Reading Time: 3 minutes

In the last couple of years, cryptocurrency has seen a sort of a renaissance, as interest in crypto has seen a resurgence. Thanks to the 2020 drop in stock value, many investors, seasoned, and new, began looking at alternative routes of investment, and eventually found themselves to the crypto market.

The number of crypto investors has grown rapidly in recent years, with the current number of investors worldwide numbering in the millions. Not to mention, the number of investors is expected to increase in the future, as it seems that younger people, such as millennials and Gen Z-ers, were far more likely to invest in cryptocurrency, than any other, more traditional investment option, even before the 2020 economic collapse.

But, with a rise in popularity, comes the downside of prevailing myths resurfacing. Bitcoin, and cryptocurrency in general, has had to deal with slander, and negative myth since its inception. Of course, criticism is entirely fair, but unfortunately, most of the criticism directed at cryptocurrency comes from either misunderstanding, or malice. In this article we will take a look at a few myths regarding cryptocurrency, and debunk them.

Cryptocurrency is not Profitable

The first myth, which has prevailed since the initial release of Bitcoin in 2009. The claim is that Bitcoin is not a profitable investment, and that crypto investors are throwing their money away. This idea stems from the fact that, when originally released, Bitcoin’s price was below $1. Perhaps the criticism was fair back in 2009, when cryptocurrency was new, and uncertain. However, the criticism holds no water in 2021, when Bitcoin’s price has risen to a single unit being worth $35.000.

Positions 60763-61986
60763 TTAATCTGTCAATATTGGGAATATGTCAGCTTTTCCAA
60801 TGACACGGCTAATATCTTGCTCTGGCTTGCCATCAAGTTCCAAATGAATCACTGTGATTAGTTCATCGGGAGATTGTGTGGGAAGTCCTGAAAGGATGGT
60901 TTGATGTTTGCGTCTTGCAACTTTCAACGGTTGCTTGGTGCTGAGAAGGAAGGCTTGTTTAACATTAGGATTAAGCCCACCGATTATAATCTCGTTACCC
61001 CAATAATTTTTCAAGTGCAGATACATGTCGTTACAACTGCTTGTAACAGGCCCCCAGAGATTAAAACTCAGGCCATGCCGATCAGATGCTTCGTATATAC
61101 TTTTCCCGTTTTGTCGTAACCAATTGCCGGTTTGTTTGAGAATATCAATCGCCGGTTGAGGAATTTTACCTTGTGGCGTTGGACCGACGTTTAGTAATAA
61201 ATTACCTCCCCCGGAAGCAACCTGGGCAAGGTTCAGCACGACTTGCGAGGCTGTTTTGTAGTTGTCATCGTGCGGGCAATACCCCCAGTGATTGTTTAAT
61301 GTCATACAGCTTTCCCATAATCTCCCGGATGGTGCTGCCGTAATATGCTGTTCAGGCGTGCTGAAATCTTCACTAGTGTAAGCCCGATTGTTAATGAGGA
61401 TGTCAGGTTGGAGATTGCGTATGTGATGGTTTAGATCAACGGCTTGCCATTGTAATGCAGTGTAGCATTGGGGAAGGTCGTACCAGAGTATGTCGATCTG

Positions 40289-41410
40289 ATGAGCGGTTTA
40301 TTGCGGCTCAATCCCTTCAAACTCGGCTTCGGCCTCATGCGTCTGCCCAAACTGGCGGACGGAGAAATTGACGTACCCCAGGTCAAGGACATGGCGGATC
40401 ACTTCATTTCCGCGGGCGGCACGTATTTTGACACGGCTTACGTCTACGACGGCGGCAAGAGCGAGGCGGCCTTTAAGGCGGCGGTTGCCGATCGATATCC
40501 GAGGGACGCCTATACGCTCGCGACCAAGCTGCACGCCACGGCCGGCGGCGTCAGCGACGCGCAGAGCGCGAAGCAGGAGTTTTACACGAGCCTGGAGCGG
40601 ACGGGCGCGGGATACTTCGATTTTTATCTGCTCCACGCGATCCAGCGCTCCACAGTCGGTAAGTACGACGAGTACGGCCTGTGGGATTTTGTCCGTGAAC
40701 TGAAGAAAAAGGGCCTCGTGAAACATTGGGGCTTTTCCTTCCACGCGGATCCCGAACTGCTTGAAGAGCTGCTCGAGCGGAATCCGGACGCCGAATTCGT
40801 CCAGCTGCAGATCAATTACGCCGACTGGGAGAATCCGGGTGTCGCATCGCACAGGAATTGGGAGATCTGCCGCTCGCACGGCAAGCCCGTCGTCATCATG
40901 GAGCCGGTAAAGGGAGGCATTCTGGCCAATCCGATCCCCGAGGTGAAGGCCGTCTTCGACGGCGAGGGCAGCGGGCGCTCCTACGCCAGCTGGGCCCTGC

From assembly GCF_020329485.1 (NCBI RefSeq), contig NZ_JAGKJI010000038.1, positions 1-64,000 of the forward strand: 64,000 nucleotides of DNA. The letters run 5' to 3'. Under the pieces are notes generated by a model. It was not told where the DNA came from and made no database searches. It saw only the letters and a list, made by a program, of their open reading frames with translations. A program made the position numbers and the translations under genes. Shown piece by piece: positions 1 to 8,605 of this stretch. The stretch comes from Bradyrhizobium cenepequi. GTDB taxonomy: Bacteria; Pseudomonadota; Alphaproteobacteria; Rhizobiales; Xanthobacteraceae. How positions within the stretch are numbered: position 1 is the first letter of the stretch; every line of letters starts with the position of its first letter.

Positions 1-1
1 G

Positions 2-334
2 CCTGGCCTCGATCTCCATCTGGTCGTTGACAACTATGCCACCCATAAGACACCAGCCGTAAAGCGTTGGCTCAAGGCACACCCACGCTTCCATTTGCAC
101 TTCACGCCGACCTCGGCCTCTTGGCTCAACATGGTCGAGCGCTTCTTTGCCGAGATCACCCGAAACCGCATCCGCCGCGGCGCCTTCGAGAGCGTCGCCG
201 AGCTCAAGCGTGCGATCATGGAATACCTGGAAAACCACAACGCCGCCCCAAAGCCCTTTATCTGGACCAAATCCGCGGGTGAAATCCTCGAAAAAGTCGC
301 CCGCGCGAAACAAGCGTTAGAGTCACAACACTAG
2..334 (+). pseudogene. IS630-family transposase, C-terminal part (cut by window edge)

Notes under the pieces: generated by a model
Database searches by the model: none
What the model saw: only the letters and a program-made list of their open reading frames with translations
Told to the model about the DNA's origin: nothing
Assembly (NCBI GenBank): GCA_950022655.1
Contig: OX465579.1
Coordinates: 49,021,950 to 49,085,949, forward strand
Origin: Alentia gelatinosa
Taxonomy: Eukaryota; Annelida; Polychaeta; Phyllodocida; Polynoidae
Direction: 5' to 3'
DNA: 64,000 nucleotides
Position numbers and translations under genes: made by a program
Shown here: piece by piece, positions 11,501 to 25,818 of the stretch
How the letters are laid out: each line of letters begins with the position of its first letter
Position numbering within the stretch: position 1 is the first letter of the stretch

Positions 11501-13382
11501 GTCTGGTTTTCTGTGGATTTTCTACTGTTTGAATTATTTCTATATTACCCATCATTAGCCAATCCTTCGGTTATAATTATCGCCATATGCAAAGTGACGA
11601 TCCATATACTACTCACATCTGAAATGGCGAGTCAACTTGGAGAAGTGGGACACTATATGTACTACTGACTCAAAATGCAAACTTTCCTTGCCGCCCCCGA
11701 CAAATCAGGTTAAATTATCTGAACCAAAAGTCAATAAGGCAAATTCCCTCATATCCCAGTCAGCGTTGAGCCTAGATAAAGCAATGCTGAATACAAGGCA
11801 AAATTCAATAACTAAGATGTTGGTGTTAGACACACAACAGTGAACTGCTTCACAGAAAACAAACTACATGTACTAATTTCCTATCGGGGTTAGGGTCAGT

Many everyday people, working nine-to-five jobs have, in the past 12 years, become overnight millionaires thanks to their bitcoin investments. Celebrities like 50 Cent have made millions of dollars off of bitcoin, and even companies like Tesla are beginning to embrace bitcoin, allowing for cryptocurrency purchases, and even making investments. Not to mention the hundreds of users on apps like BitIQ, who have left glowing reviews, vouching for the quality of crypto trading sites.

Of course, the crypto market is volatile, and fluctuating, but the same can be said for any investment market, and even the stock market has had a storied history of fluctuations, and volatility.

Cryptocurrency is Illegal, or used for Illicit Activity

Unlike the above mentioned myth, this one stems from a misunderstanding of what cryptocurrency is. Perhaps the misunderstanding stems from the name itself. “Crypto” does have a rather dangerous sound to it. The name, however, stems from the cryptographic encryption technology that cryptocurrency uses to keep transactions safe, secure, and anonymous.

Related to this, many people also believe that cryptocurrency is primarily used for illicit activity. This is simply not true. Most cryptocurrency transactions are used to purchase random, everyday things, like old video game consoles, computer parts, and now that Starbucks is allowing bitcoin payment, Pumpkin Spice Lattes.

It is true, that at one point, online black markets like Silk Road adopted cryptocurrency as a viable payment method, thanks to the anonymity it provides, however it is important to note a few things. Number one, not everyone on Silk Road used cryptocurrency to make purchases, most users of cryptocurrency do not use their assets for illegal activity, and lastly, most importantly, black markets have existed since far before cryptocurrency, and will most likely continue to exist in the future, whether cryptocurrency is around or not.

Cryptocurrency is a Scam

Another myth which stems from ignorance. While there have been scams involving cryptocurrencies, mainly in the form of fraudulent ICOs, scams like this have existed since far before cryptocurrency. Cryptocurrency is just another way that scammers have to try and grift good people. Crypto investors, however, should be savvy enough to do research and be cautious of anyone promising them deals too good to be true.